Adjusting to life in a pandemic

September 6, 2020

When the pandemic hit global news, everyone (I presume) and especially on Twitter were sharing their predictions about the future.

Apart from the range of predictions from dark and gloomy to “it’s going to be alright soon” optimism, there was intense collective thought being shared on how to adjust to the new life. 

A dangerous outside world with a potentially lethal virus, getting stuck indoors and hence being wrenched out of every routine and social habits, general anxiety and fear for yourself and your loved ones - didn’t stop people from sharing “if you don’t build your business ideas while you’re stuck indoors, you’ll never do it”. Or “this is the best time to become fit and the best version of yourself.” 

You know, non-empathetic BS that treats human beings like a robot following a set of instructions.

I spent month 1 in anxiety and fear desperately trying to adjust to the situation. 

By month 2, I’d figured out that to not go insane, I will have to block news, browsing Twitter, and any websites tracking the pandemic 12 times a day. And so I did. My mind felt wrinkled until I let go, and it felt like I could relax and breathe  again.

In the same month, I thought I would adjust and “become the best version of myself” or whatever hustle porn phrase was trending that week. I failed at adjusting and living a “normal” life for several months. I stopped trying so hard.

It also dawned on me that while my problems are real, the people really facing a hard time are those from the lower economic strata. They don't just have an option to live indoors and "WFH". They can't quit their jobs and go home. I became grateful about my position and privilege in life and internally I stopped complaining to myself about how difficult life is during a pandemic. I became calm.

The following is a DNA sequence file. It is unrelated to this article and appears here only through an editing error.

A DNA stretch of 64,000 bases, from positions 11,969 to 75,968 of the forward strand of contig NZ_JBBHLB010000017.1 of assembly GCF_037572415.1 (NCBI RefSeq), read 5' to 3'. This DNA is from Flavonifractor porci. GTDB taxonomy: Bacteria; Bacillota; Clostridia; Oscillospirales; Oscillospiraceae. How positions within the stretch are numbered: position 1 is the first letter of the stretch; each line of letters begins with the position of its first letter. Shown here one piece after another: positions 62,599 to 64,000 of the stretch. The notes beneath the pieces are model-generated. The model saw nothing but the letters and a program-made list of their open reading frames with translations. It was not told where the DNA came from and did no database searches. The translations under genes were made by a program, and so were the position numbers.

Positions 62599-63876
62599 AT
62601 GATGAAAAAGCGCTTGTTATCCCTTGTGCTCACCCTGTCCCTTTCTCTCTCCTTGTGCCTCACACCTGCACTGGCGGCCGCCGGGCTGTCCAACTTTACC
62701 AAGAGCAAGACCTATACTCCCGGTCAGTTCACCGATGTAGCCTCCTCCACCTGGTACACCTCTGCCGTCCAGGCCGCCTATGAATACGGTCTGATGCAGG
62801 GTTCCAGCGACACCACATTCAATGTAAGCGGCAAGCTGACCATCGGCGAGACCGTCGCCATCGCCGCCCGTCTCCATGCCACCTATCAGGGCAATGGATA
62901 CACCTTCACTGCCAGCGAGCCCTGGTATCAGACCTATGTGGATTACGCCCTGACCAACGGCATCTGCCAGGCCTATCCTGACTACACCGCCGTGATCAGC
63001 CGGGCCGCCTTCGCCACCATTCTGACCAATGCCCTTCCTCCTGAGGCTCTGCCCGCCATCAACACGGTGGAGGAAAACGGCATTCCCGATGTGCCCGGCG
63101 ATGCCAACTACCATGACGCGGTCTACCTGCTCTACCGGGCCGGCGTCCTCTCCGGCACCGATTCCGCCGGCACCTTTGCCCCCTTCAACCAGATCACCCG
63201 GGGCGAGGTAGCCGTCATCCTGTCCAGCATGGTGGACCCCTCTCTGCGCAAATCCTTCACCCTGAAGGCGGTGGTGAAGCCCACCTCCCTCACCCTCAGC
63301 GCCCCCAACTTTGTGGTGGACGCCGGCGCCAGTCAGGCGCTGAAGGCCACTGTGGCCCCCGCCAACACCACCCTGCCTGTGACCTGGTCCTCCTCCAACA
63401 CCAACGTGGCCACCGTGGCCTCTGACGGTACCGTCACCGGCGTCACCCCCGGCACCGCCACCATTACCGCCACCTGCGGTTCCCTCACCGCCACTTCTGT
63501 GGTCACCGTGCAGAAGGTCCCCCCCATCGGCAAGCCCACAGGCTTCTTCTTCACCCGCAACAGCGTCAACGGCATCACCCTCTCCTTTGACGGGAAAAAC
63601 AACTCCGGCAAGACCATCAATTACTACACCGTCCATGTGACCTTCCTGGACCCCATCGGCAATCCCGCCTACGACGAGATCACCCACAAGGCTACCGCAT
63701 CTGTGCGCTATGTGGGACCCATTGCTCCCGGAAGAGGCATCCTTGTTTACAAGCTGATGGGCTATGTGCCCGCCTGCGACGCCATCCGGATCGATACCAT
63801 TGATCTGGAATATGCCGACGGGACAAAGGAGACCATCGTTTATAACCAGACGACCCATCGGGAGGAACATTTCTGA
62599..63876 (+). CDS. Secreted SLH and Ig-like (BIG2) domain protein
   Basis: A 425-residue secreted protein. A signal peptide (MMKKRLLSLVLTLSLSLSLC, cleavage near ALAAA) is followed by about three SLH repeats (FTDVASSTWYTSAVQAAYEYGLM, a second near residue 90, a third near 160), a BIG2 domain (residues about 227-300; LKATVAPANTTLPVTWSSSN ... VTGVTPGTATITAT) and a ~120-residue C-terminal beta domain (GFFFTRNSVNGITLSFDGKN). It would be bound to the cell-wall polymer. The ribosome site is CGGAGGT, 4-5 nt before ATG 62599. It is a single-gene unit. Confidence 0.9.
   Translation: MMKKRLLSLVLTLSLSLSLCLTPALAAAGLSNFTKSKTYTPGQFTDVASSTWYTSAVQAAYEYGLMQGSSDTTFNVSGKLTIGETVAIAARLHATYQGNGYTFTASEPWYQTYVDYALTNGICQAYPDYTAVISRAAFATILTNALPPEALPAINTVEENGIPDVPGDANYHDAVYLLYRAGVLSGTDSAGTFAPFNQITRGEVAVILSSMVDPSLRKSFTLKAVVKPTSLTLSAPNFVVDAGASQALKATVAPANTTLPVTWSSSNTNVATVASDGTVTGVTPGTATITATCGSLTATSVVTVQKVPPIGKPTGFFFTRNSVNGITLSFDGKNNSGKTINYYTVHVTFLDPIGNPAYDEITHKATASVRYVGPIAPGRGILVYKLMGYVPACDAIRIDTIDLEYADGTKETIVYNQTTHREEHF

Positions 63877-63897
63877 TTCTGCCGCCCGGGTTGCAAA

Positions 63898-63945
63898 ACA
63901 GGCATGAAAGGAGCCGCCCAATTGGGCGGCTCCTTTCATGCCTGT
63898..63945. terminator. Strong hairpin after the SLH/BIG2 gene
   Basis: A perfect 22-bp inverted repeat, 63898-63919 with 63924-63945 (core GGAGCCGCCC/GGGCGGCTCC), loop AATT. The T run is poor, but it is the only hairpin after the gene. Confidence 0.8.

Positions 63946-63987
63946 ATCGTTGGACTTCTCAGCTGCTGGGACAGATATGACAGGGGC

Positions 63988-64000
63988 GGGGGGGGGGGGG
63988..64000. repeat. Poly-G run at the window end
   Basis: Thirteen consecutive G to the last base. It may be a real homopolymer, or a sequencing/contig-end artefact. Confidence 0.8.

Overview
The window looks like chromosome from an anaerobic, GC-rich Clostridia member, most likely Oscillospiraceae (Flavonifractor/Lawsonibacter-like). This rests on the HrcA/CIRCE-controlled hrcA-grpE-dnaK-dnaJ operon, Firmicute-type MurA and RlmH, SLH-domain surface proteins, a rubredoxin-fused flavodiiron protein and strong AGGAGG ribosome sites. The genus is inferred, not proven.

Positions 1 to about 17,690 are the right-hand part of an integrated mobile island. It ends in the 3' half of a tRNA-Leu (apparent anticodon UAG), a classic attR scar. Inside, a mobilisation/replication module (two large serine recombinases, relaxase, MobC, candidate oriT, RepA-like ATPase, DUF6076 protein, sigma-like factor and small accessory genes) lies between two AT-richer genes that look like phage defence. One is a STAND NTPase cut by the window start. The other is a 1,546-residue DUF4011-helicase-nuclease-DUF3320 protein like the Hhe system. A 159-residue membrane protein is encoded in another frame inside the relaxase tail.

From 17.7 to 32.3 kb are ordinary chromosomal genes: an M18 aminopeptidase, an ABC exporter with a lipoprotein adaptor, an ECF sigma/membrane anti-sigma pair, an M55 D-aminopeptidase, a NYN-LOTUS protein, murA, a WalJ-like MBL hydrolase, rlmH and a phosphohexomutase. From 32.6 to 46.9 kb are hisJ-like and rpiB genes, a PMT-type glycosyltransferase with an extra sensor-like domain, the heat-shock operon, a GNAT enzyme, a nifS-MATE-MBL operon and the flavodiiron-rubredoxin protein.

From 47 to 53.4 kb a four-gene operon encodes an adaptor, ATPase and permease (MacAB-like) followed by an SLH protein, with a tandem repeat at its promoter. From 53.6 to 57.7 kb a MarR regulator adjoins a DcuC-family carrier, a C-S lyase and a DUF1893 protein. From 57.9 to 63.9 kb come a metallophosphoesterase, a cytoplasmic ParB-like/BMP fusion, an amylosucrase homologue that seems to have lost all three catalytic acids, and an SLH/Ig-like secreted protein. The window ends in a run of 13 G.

It’s month 7 and I think I finally got a grip on my life.

You see, building new routines and adjusting to new social normals is a long process. Sure, you can write it down on a piece of paper and try to follow it, but your body and mind aren’t fully aligned and adjusted.

In particular, I found being stuck within 4 walls and not talking to anyone other than my family members for months wasn't going to help me adjust to the new normal.

In June, I started writing. This was the first step towards normalcy as I finally got in touch with my thoughts again and found an outlet to express them.

And only in the last month, I created a routine around going downstairs for a long 45-min brisk walk (while wearing a mask and avoiding people like the plague). I also started scheduling a lot of calls whenever someone from my life reached out, just to catch up with them and behave like we would had we bumped into each other at a coffee shop.

Human beings are incredible at adapting to a situation and normalising it. Life is finally starting to feel normal again. It just takes time, in this case 7  months.

I can see this in other people too - their behaviours, their mood, what they are saying when you talk to them and what you see people talk about on Twitter and other social platforms. 

Yesterday, I played Puerto Rico with Sankalp and Akash in the afternoon. In the evening. I walked while listening and occasionally babbling with a group of people on Leher (Clubhouse for India). It felt like a fun conversation we would have otherwise had over a beer had we met physically. At night, I joked and laughed around with college friends over a Zoom call.

Life felt normal.

While the pandemic is bigger than ever and it’s imperative that we continue following all safety guidelines, having a routine you follow everyday, going outdoors regularly, socialising with people on video or phone calls - helps me adjust to this life in a pandemic.

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